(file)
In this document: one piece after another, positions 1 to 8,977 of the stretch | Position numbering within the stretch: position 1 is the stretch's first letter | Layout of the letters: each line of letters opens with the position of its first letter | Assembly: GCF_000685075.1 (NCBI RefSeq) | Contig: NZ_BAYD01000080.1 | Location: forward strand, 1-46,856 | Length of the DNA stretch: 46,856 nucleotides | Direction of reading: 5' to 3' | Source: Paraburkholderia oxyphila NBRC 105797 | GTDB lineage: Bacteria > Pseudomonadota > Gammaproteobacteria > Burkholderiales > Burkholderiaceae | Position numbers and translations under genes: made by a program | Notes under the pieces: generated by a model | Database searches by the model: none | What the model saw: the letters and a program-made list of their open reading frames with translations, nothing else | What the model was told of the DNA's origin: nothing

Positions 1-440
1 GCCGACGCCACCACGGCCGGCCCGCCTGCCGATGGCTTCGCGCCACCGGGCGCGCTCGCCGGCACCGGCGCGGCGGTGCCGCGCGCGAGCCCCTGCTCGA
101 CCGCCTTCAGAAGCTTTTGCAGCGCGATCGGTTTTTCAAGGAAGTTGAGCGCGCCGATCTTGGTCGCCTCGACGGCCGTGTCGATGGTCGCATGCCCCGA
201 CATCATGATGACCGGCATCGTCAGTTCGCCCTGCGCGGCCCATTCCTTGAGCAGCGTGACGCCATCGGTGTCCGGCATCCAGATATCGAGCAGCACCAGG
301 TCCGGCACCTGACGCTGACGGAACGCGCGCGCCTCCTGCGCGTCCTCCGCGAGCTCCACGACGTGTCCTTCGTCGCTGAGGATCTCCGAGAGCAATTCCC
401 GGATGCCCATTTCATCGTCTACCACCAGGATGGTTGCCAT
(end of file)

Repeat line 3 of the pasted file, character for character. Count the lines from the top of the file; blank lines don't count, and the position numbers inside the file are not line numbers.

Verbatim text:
1 GCCGACGCCACCACGGCCGGCCCGCCTGCCGATGGCTTCGCGCCACCGGGCGCGCTCGCCGGCACCGGCGCGGCGGTGCCGCGCGCGAGCCCCTGCTCGA